September 18, 2013
By Elizabeth A Tennyson
After years of discussion, the FAA issued a new rule Sept. 16 allowing CFI practical exams to count as flight reviews. The rule reverses an earlier decision and has the potential to save flight instructors time and money meeting currency requirements.
The change allows pilots passing the CFI checkride for the first time, as well as those passing a practical test to add a rating to their flight instructor certificate, renew their certificate, or reinstate an expired certificate, to also count that as their flight review.
AOPA asked the FAA to issue a new rule after 2008 legal guidance stated that the CFI practical exam did not qualify as an exception to the requirement for a flight review because the exam is not a “pilot proficiency check.” AOPA and others disputed that interpretation as nonsensical.
The new rule states that "although a flight instructor practical test is chiefly focused on the pilot’s instructional skills, a pilot must demonstrate satisfactory performance of the procedures and maneuvers selected by the examiner—at least to the commercial pilot skill level—while giving effective instruction. Therefore, the flight instructor practical test standards require the applicant to demonstrate not only the knowledge but also the skill required of pilots completing the practical tests that the FAA instructor is authorized to teach."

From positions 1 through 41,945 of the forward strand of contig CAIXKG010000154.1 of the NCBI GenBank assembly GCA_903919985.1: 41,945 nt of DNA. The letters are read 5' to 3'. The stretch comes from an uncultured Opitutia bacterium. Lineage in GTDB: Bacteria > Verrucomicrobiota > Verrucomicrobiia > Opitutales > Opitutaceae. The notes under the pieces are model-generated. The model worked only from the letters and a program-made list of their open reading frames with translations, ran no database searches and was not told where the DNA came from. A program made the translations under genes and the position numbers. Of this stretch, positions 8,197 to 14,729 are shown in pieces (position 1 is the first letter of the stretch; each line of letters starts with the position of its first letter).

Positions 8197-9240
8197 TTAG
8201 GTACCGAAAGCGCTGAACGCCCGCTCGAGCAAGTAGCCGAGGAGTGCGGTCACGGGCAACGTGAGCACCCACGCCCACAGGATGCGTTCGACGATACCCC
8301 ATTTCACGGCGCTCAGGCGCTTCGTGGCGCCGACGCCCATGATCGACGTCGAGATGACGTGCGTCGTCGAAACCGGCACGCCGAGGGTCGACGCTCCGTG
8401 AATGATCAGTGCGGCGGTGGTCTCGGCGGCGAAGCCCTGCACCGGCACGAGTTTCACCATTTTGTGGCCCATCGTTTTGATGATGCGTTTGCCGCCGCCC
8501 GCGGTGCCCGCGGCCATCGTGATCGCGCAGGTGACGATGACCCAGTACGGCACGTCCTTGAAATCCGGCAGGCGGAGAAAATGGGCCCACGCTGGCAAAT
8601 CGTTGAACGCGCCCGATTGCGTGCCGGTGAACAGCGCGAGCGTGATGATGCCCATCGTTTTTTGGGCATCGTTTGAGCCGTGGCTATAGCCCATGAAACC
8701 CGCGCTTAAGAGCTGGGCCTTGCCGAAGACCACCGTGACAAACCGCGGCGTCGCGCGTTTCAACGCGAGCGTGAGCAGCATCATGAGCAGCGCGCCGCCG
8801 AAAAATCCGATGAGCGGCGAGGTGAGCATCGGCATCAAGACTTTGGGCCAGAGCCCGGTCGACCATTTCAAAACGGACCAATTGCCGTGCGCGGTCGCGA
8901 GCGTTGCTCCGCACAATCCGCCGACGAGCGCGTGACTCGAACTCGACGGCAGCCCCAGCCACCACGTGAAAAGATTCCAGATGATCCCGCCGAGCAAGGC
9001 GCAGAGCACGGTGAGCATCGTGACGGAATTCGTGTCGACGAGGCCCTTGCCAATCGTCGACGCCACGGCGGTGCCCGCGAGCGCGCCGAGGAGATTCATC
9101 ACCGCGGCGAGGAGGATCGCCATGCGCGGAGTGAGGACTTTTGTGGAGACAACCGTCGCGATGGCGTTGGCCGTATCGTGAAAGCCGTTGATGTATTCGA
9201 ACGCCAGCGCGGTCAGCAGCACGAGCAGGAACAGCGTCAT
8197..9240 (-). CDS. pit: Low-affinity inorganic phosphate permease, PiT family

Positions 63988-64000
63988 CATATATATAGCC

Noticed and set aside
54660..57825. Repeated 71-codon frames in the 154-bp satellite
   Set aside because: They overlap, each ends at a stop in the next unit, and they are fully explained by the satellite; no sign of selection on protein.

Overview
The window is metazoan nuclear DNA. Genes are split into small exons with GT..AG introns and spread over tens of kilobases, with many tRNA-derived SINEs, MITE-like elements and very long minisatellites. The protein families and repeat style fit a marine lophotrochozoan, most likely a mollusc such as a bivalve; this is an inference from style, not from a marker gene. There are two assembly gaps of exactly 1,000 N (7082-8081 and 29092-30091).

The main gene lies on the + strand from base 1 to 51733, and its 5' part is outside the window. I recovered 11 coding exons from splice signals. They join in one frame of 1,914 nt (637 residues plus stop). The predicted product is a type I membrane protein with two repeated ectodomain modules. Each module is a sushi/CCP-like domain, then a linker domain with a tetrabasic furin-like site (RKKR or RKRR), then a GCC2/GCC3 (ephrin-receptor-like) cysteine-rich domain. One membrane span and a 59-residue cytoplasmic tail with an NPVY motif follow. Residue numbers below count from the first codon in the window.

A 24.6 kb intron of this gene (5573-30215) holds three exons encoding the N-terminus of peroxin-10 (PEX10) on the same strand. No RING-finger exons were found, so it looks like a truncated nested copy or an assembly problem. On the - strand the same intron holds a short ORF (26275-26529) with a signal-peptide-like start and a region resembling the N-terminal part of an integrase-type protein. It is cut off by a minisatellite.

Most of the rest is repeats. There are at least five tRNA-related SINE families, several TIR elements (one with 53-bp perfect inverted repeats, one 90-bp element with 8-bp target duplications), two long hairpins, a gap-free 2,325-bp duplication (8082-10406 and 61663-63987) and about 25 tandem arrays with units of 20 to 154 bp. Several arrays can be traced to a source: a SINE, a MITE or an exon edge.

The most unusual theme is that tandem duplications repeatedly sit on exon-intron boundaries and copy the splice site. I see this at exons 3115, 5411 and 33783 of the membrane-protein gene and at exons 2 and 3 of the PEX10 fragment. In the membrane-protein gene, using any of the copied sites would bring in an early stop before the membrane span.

“We’re pleased that the FAA took another look at this interpretation and took corrective action with its new rule,” said David Oord, AOPA manager of regulatory affairs. “This decision makes sense and relieves CFIs of the time and expense of taking a flight review in addition to a checkride. We’ll keep working with the FAA to identify and clean up regulations that just don’t make sense in the real world.”
The new rule takes effect Nov. 15.
Pilot Training and Certification,
The management team running Chelton Flight Systems and S-Tec Corp. in Mineral Wells, Texas, for parent Cobham Avionics saw an opportunity and bought in.
Question: One of my friends is working to raise money for a charity. She wants to offer an airplane ride as a prize to one of the donors and has asked me to be the pilot in command. If am a private pilot, then how many hours of flight time would I need to have logged in order to act as pilot in command on this flight?
The European Aviation Safety Agency is making moves to reduce what the agency has called an "excessive" regulatory burden on general aviation.
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